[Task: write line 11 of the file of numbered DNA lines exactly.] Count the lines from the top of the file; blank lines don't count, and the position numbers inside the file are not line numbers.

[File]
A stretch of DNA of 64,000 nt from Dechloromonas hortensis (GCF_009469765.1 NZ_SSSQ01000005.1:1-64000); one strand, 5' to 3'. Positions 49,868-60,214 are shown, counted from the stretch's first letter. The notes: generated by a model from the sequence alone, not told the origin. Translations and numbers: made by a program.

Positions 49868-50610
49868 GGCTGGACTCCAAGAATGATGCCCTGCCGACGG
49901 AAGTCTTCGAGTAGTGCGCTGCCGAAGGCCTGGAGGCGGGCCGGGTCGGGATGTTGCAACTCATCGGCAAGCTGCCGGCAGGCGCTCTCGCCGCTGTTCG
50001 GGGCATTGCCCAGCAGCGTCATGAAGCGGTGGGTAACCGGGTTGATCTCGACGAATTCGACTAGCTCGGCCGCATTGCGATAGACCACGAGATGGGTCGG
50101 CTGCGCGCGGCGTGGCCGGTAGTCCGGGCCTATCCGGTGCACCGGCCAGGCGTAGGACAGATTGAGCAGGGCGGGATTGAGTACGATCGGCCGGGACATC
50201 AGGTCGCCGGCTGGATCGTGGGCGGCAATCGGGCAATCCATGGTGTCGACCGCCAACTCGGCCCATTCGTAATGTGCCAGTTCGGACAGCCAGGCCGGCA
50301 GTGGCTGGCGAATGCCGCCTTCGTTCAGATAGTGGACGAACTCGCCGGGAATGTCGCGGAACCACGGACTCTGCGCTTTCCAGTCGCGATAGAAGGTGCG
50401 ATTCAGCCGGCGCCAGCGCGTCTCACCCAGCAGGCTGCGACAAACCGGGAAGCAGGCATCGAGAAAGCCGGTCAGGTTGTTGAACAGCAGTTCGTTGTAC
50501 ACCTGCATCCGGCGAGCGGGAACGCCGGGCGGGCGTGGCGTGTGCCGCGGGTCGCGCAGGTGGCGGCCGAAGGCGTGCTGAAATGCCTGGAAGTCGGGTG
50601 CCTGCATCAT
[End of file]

50601 CCTGCATCAT